Richie Hawtin has always sounded like a visitor from the future, a man who fell to earth. His name is synonymous with music technology and with techno music. Speaking from Berlin, he recalls his good fortune in witnessing the birth of the genre. “I was in Detroit searching for electronic music, and what I found was an explosion of Detroit techno, music that was being created right at that moment. It was like a bubble of intensity and creativity. I was at the right place at the right time with the right intention. I wanted to get involved.”
Hawtin grew up in Windsor, a city in southwestern Ontario, Canada, directly across the river from Detroit. He had been switched on to the potential of electronic music by his father’s record collection, but quickly outgrew the local scene in his hometown, he reveals. “Being a kid who was looking for something a little bit different, or feeling a bit alternative, the amount of possibilities for record stores or clothing stores-or whatever I was looking for as a teenager-were quickly exhausted in Windsor.”
On crossing the border, the “motor city” sound that met the teenage Hawtin was a far cry from the hit factory of Motown in the ’60s. A much harder, darker electronic mood met his thirst for escape and electronic stimulation. “I was pulled to Detroit to find other possibilities, and I found incredible record shops. I also tuned into Detroit radio and started hearing early acid house and industrial and started going to all my concerts there. Detroit was a big part of my teenage years. Detroit was where I really fell in love with clubbing and then got introduced and fell in love with techno and the deeper side of electronic music.”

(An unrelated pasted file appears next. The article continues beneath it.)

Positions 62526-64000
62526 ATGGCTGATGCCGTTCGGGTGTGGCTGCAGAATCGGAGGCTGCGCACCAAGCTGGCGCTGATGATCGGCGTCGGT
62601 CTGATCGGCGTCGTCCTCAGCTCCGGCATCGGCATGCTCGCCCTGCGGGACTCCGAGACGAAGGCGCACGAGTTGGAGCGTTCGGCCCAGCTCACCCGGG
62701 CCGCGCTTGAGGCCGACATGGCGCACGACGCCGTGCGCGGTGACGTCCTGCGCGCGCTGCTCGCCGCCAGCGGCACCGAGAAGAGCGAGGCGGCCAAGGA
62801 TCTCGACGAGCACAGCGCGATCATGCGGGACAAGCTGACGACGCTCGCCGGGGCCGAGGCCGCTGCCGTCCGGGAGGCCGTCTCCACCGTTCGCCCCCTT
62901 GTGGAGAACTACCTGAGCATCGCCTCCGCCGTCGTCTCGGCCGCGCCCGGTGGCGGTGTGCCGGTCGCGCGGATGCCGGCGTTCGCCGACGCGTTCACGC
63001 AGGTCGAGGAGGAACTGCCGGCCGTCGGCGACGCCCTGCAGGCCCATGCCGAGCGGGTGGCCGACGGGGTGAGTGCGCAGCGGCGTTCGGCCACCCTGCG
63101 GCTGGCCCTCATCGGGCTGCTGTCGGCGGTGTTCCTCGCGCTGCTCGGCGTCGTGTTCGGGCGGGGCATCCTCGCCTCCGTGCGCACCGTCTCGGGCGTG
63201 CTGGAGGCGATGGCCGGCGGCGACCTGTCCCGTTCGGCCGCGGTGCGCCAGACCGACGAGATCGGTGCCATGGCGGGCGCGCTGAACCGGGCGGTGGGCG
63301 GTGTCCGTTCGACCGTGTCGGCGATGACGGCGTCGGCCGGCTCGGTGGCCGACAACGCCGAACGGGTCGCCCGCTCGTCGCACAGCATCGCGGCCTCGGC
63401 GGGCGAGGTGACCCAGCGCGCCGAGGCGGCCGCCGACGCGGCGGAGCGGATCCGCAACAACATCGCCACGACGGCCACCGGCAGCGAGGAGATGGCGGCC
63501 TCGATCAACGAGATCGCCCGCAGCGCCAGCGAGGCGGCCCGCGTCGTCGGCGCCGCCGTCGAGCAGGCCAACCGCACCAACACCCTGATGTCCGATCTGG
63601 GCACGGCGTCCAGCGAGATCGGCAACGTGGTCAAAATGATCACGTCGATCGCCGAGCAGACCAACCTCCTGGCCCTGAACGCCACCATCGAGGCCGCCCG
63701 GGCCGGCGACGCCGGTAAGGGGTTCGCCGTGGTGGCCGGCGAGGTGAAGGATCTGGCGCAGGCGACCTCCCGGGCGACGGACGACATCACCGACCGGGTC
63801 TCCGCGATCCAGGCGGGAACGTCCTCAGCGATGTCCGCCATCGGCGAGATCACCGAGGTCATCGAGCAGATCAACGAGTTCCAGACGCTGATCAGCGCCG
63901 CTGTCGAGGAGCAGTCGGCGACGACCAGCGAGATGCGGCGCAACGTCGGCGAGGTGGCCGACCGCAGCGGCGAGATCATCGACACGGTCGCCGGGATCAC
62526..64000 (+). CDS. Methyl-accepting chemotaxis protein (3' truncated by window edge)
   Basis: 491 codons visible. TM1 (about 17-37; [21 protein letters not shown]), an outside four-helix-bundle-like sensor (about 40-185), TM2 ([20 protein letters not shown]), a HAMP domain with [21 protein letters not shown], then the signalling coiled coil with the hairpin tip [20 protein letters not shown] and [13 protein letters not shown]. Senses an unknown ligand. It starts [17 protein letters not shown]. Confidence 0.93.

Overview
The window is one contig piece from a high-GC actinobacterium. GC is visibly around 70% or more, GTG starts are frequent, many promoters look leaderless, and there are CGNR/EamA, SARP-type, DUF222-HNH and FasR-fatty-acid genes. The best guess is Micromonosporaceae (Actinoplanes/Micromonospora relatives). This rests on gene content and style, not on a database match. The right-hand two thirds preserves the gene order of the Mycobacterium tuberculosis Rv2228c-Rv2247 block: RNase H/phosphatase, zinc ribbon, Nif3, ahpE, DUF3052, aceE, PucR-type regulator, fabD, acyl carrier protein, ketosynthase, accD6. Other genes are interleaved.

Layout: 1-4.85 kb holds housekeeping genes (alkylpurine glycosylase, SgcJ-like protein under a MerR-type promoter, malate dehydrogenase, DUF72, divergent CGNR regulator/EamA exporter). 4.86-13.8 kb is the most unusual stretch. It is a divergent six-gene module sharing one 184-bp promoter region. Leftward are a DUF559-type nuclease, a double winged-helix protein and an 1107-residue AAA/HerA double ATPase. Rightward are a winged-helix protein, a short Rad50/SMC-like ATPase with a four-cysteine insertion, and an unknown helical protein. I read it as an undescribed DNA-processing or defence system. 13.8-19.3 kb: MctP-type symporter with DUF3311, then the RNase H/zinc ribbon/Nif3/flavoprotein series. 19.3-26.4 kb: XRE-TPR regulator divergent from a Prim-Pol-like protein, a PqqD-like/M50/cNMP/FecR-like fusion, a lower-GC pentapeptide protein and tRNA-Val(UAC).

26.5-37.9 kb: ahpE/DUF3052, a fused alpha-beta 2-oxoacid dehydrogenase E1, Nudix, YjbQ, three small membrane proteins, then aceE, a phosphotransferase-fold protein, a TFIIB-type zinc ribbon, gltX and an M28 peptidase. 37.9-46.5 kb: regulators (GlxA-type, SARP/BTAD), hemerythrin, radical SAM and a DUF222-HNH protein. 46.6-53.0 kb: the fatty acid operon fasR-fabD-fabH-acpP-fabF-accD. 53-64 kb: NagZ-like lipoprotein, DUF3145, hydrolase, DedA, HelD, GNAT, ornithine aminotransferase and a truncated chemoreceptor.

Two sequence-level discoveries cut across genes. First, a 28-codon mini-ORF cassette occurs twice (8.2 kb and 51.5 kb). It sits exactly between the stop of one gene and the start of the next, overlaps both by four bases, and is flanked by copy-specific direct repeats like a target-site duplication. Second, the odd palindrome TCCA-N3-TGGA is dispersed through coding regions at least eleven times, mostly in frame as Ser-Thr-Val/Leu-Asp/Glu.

Hawtin recalls the groundbreaking work of Derrick May, Jeff Mills and The Electrifying Mojo. “It was a crazy time, especially for American radio, because it was before hip hop took over the airwaves. In Detroit, five days a week at noon on everybody’s lunch break, there was something called the ‘Midday Cuisine Mix’, a 30-minute house and techno mix. At night you would have Mojo on, and five nights a week there was a 25-minute Jeff Mills mix where he smashed together early industrial with Chicago acid house and U.K. synth-pop. It was an incredible, vibrant time and I was lucky to be inspired by DJs and artists who were already pushing the craft of DJing out of the more traditional direction.”
His father, an engineer, also had a profound influence on Hawtin’s approach to the sonic possibilities that music could offer. “When I was growing up, either my dad was in front of his hi-fi listening to things like Tangerine Dream or Kraftwerk or Pink Floyd, or he was sitting at the kitchen room table taking pieces of kit apart and trying to modify them, or trying to build early computers. It definitely seeped into my psyche. As I got into music, my dad was there if I needed something modified at my studio. My friends in Detroit called him my ‘secret weapon’ and he definitely has been that many times during my career.”